By Mark V. Lonsdale, STTU
I’ve lost count of how many times I’ve been on the range and run into a shooter who was having trouble zeroing his rifle. A good number of these were attributed to the scope being installed incorrectly, and in particular, loose rings or bases. It several cases the action bolts were also loose allowing the action and barrel to jump about in the stock. So let’s look at a few checks you should run when you receive a new rifle, each time you clean the rifle, and before entering a sniper competition or deploying on an operation.
When you receive a new rifle, either factory or custom built, the first thing you should do is remove the barreled action from stock to ensure everything looks good and that the metal to stock fit is of acceptably close tolerance. If it is supposed to be aluminum pillar bedded, then check that the pillars are there. This will affect the toque values for the action bolts. Also check that the trigger has adequate clearance from the stock and that there is not contact points or interference with the safety.
.300 WinMag Mk13 Mod7 clone built on a Stiller’s MK13 action and Bartlein Heavy Palma barrel.
If it has an aftermarket trigger such as Timney, Jewel, or Bix’n Andy, this is the time to set the trigger pull. Keep in mind that some competition triggers can be delivered with the trigger set at about 8 ounces, a fraction of what you may be used to with a factory 4+ pound trigger. A good starting point for a precision sniper rifle would be 2.5 pounds, but consideration should also be given to agency limits on trigger weight.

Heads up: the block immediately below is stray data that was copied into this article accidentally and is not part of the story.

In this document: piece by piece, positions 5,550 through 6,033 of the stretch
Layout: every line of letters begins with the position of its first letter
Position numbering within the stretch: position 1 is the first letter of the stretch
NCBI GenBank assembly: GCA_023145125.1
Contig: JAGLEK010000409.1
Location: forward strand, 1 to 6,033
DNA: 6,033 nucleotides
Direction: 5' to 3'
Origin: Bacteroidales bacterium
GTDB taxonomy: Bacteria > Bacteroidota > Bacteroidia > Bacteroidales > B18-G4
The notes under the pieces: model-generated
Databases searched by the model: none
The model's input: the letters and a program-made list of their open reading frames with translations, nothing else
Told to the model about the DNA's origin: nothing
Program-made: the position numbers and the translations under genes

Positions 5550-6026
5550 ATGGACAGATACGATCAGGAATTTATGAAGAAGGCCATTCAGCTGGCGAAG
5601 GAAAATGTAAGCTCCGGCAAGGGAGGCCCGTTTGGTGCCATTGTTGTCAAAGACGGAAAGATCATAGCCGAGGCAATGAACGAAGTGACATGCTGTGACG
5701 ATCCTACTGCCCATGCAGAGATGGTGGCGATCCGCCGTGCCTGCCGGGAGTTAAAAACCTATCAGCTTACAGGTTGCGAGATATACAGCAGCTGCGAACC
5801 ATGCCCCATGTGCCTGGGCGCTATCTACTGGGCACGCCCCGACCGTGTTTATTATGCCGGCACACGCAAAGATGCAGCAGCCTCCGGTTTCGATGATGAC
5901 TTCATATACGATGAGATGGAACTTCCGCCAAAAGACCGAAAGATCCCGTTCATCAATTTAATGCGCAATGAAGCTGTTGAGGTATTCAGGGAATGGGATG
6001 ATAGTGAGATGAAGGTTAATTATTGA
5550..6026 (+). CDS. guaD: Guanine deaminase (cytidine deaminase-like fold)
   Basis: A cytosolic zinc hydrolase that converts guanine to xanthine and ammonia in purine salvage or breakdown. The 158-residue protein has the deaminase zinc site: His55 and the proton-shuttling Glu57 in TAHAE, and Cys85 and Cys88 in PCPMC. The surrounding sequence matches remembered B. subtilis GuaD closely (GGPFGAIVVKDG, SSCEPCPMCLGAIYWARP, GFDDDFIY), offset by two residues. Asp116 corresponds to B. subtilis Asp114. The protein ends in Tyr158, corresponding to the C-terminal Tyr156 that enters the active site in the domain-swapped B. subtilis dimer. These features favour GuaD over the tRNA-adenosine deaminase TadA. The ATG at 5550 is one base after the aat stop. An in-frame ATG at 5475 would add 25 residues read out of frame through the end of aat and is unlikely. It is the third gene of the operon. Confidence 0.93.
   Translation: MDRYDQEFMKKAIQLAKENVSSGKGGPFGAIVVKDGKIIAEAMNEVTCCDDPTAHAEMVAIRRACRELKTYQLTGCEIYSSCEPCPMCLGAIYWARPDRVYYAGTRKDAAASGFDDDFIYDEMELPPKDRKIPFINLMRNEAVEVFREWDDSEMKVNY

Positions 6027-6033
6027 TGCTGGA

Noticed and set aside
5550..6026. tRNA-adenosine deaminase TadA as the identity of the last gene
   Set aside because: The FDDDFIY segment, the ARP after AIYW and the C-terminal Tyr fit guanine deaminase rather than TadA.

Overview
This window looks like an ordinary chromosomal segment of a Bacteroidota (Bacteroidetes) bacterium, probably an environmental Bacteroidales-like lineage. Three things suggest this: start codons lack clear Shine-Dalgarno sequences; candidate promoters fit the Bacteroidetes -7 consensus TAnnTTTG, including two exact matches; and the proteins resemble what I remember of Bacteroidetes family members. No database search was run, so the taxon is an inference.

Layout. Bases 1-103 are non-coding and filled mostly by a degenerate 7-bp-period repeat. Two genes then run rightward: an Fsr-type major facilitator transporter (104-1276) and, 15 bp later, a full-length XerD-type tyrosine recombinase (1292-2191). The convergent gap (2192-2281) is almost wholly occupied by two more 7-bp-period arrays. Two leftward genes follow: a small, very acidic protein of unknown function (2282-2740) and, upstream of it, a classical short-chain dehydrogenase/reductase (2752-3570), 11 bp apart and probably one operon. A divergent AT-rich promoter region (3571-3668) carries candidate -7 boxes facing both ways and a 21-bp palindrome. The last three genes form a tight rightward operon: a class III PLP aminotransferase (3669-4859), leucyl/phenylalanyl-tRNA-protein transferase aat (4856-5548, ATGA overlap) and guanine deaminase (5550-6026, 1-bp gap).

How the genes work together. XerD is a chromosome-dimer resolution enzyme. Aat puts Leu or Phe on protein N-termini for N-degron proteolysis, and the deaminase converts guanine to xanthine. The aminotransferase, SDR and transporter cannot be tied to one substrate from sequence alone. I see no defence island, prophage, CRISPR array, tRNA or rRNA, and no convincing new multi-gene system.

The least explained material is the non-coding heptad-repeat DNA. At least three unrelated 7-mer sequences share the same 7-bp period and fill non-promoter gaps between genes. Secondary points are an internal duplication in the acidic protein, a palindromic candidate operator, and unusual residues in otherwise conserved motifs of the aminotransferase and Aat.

A convenient feature of the Bix’n Andy Dakota is it can be adjusted without removing the action from the stock
For a Jewel trigger the adjustment is screw #3 in the instructions; for a Timney Calvin Elite it is the lower screw on the front of the trigger frame; for Bix’n Andy it is on the bottom forward of the trigger; but for all, be sure to read the instructions before making adjustments.
Next, replace the barreled action in the stock and torque the action bolts. I use 65 in-lbs for fiberglass stocks with aluminum pillar bedding. A factory wood or plastic stock without pillars could be 35-45 in-lbs, but check with the manufacturers before going gorilla on your action bolts. Next take a business card and run it the length of the barrel between the barrel and the fore-end to ensure that the barrel is fully floated. This also works to get any debris out of the fore-end channel in the field.
Cycle the bolt and trigger to ensure everything is working as expected. Set the safety and pull the trigger to ensure that the safety works; then release the safety to see if the action fires. This has been a recall issue in the past, where rifles could fire when the safety was released.
At this point you can mount and torque the scope rail, rings, and mount the scope. (Separate article) Ensure that the eye-relief is correct and that the scope reticle is vertical and plumbed to the rifle.
Torquing the 1/2″ side nuts on the scope rings
At the Range: